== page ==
I’ve been eating vegetarian for the past 3 weeks or so and I want to write a little about that choice, to better explore what I’m doing and why.
There is no question that it is related to the truth of my experience. It’s partly about health and partly about my compassion. The health thing is pretty straightforward. As I get older I find that I become creakier and less energetic than I was when I was younger. I can either give in to that or do something about it, and what I’ve chosen to do is to try to live a healthier life, through diet changes, more frequent exercising, and through attending more to my inner life. Since I don’t eat much meat anyway, it wasn’t that much of a stretch to eat no meat at all. but why “no meat at all?” I’m still not sure about that. As I’ve discovered in writing several earlier posts in this blog, the place I’ve been most easily been able to find the truth has been in my heart. And the truth in my heart is that I love animals and hate the thought of ingesting their suffering. It just feels kind of barbaric when I pay attention to it. We are so distanced from the reality of the meat that we eat. I could hardly think of a worse job than working in a slaughterhouse or a meat packing plant.
I also feel it is somewhat arrogant in a way to eat meat, especially in the biblical way that man has “dominion” over the the earth and it’s creatures. It’s just not the truth, really. We are living here alongside animals, and we are a little too cocksure about our place in the hierarchy.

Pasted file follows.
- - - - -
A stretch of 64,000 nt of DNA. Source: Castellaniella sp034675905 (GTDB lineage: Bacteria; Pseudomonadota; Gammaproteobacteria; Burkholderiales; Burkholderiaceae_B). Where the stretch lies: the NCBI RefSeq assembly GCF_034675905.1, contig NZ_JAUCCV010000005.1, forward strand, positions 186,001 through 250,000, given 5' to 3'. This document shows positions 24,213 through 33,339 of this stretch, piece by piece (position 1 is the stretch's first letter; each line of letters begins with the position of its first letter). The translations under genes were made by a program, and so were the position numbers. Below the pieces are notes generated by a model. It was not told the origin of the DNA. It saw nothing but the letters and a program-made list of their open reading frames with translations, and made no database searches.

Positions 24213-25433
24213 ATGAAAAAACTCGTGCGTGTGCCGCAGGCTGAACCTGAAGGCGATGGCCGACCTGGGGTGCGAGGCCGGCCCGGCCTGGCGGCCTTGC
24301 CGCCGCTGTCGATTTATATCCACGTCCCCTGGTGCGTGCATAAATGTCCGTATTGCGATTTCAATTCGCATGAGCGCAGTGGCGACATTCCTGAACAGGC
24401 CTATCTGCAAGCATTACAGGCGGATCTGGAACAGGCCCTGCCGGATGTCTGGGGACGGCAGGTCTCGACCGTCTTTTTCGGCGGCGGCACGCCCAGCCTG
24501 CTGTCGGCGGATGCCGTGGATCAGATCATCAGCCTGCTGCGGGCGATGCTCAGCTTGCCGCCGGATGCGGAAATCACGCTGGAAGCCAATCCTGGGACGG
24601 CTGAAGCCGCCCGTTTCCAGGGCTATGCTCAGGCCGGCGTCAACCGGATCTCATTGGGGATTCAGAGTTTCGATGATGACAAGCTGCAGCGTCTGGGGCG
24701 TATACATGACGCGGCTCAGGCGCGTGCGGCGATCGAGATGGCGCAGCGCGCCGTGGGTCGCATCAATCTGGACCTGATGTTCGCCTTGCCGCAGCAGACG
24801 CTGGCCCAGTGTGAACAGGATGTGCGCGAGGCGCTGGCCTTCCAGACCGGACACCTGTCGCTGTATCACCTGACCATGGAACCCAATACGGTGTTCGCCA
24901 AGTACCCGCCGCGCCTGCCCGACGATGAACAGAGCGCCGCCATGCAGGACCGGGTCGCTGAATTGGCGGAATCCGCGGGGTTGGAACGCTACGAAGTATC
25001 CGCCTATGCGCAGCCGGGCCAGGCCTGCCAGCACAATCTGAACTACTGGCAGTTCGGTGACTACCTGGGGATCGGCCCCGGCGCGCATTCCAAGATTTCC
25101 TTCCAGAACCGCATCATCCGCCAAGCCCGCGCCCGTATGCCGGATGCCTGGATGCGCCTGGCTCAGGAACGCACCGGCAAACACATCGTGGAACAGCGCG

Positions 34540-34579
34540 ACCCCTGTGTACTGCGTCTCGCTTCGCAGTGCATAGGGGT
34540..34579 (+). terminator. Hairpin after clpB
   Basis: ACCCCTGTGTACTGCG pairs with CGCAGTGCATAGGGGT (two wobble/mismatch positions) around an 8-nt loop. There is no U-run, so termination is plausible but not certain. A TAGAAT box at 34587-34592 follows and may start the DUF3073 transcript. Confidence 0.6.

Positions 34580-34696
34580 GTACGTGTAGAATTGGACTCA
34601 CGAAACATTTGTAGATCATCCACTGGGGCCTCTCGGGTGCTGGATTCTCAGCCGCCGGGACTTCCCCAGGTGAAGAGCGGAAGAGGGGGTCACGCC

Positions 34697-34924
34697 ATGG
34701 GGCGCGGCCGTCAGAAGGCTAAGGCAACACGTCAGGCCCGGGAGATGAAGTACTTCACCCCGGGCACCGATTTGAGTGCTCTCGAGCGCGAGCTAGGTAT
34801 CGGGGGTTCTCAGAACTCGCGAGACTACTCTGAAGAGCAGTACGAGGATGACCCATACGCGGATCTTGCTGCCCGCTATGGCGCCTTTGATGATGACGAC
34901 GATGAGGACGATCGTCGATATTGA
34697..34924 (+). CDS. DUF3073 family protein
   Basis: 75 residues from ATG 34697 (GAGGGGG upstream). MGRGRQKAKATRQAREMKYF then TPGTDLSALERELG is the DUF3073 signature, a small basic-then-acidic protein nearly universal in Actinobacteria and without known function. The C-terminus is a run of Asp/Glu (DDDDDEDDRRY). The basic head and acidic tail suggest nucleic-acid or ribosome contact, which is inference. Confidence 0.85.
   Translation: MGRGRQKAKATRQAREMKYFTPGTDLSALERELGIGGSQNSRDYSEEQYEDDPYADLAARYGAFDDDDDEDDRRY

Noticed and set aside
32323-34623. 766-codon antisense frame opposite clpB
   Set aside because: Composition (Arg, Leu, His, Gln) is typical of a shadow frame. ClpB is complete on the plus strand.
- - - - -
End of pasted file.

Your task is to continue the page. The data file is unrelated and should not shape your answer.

But there is something else about me that has a lot of power too, and that is that I really don’t like being painted into a corner, and choosing to be vegetarian is like being painted into a corner, because by definition, you are limited in what you can eat. I had an interesting conflict the other day. I was golfing with my friend Jeff and at one point in the round I was hungry, and the options were to eat a pastry (vegetarian, but pretty bad for you healthwise) and a tuna sandwich (obviously non-vegetarian, but much healthier for you). I opted for the pastry, but I’m not sure that was the right decision.
I understand that the Buddha would eat meat if served to him, as long as an animal wasn’t sacrificed in his honor. My friend Eric told me he has a friend who eats meat only once per year on a holiday. Can you guess which one? (Answer later in the post). If I were to pray for the spirit of the fish I would catch and then catch, kill and clean the fish myself, thanking it for giving it’s life that I might eat, that feels much more truthful, since it’s actually being present to the suffering and honoring feelings in the heart.
So I’m not sure exactly what I’m doing at the moment, but I know that it’s for health reasons and also to respect and fine-tune my understanding of the truth of my heart.
And in the process, I’m learning a lot more about food and the body and the interaction between the two, which is definitely a good thing.
So that’s it for now. Please don’t call me a vegetarian yet. One, because I hate labels that are limiting, and two, because I’m not so sure exactly that that is what I am doing. For the moment, I am following my heart, but the truth of my stomach may speak at some point and ask for meat, or fish, and that too would be the truth, wouldn’t it. As would the truth of my heart that might not want to offend a sensitive person who may have put a lot of effort into making a non-vegetarian meal for me.
We’ll see. So far I feel great and it feels right.
Oh, and my friend’s friend who eats meat only once per year…..? It’s not on Thanksgiving as you may have guessed. It’s on the 4th of July when he eats a Hotdog. I love that… and you.